SEATTLE — The victim in a terrifying crash Saturday has been identified by family and friends as 42-year-old Sarah Leyrer.
There’s now a memorial at the site of the crash in Seattle’s Georgetown neighborhood.
Family and friends describe the victim as an advocate for immigrants’ rights.
In fact, one of her law school classmates was Seattle City Council President Lorena Gonzalez. She shares the grief being felt across the city embodied in this memorial growing here outside where Leyrer died.
Sadness hung in the air as Leyrer’s cousin and a good friend added to the memorial already growing near where Leyrer’s life came to an untimely end.
“She did so much work for immigrants at detention centers on her weekends,” said Emily Reilly, a friend. “I just can’t say enough of how much she did. And she was just a delight.”
Leyrer and her beloved cat, Yeller, were in the car, when a King County sheriff’s deputy, in the midst of a medical emergency, plowed into hers and two other cars. Her husband was inside the nearby pet store.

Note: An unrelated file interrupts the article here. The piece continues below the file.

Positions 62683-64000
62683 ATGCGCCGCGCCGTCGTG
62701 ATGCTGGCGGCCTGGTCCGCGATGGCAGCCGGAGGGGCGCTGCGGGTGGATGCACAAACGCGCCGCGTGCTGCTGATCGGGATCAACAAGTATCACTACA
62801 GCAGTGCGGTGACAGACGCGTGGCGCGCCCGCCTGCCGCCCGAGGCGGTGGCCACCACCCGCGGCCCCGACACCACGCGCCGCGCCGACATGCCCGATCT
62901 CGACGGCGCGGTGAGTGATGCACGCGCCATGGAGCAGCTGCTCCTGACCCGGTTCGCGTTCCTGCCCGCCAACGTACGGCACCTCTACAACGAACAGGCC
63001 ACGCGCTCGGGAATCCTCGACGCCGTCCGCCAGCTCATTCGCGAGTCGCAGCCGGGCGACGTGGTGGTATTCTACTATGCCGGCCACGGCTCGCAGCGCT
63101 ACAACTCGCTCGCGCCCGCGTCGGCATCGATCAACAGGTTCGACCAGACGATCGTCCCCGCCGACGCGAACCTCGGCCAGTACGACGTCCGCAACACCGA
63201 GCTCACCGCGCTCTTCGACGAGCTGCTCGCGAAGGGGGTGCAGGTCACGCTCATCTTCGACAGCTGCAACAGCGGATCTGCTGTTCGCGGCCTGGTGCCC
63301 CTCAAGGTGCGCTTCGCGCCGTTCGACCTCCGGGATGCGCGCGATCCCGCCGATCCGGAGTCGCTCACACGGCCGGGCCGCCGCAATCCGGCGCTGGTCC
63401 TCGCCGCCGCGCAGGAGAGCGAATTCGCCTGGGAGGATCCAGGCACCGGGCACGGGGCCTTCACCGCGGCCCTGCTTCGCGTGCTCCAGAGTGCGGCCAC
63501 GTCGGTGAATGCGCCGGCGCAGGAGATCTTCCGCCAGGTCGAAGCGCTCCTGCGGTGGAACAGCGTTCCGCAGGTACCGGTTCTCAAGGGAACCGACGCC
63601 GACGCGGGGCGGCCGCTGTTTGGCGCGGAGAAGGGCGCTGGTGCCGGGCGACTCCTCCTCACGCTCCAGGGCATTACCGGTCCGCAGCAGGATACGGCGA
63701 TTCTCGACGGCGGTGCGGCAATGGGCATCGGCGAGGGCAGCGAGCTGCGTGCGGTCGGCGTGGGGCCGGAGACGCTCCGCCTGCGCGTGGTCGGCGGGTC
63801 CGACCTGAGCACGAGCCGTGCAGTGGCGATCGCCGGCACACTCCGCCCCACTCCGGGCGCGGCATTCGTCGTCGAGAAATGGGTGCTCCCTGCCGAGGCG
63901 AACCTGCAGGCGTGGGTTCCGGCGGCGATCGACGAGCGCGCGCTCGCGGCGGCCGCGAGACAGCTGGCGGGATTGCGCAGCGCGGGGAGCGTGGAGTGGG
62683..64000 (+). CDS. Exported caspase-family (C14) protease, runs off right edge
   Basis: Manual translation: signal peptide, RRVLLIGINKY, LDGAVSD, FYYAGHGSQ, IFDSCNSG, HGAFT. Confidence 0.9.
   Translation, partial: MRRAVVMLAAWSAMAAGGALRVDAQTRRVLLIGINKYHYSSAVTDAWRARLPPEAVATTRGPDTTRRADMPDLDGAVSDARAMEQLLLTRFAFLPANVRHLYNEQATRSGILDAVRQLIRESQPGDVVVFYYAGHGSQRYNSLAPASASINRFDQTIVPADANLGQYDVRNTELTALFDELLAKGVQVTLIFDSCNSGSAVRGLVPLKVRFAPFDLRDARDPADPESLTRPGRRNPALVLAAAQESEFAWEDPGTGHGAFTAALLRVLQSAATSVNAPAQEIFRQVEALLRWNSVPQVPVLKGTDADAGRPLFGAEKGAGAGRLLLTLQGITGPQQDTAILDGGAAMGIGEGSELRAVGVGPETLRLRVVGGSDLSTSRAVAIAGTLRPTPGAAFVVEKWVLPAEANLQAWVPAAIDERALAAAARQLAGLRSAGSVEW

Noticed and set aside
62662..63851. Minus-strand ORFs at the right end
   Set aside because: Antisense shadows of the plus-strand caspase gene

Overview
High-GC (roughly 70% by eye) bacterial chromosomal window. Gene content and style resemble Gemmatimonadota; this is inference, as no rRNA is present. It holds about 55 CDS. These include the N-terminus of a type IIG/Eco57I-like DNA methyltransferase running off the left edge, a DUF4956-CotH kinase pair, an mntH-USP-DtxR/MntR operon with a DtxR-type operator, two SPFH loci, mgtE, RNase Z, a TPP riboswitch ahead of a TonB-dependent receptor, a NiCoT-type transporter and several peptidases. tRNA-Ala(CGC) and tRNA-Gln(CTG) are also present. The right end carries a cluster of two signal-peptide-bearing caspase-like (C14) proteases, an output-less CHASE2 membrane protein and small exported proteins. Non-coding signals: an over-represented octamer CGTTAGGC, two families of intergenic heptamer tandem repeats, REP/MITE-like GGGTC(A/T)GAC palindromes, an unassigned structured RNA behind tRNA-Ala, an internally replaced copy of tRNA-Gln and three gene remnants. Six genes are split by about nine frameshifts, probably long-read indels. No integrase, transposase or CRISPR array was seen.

“Their cat was very old, and they were getting her pet food,” said Reilly. “And she was in the car. They had just been to the vet. So she passed away with her cat. And her husband is quite sure that she didn’t suffer.”
Leyrer graduated from Seattle University School of Law in 2006 and was determined to work with Spanish-speaking immigrants, having learned the language as an exchange student in Uruguay in high school.
It was in law school that she met fellow student Gonzalez, who is now the president of the Seattle City Council.
“We shared a desk in a small office at Casa Latina when it was first a little baby organization,” said Gonzalez. “And she was always just completely devoted to immigrants and their rights in the workplace. She was just a gifted lawyer. But most of all, a very gifted human.”
Leyrer was someone who left an indelible mark on those she knew and loved.
“She spent her life trying to make the world a better place,” said Reilly, her voice breaking. “And she’s dearly missed.”
Late Sunday afternoon, Leyrer’s husband posted on Facebook: “I feel confident that Sarah’s last conscious moments were filled with loving thoughts, stroking and talking to Yeller, who was most likely purring contently.”
When she died, Leyrer was working for the Seattle Office of Labor Standards, investigating issues of wage theft.
© 2020 Cox Media Group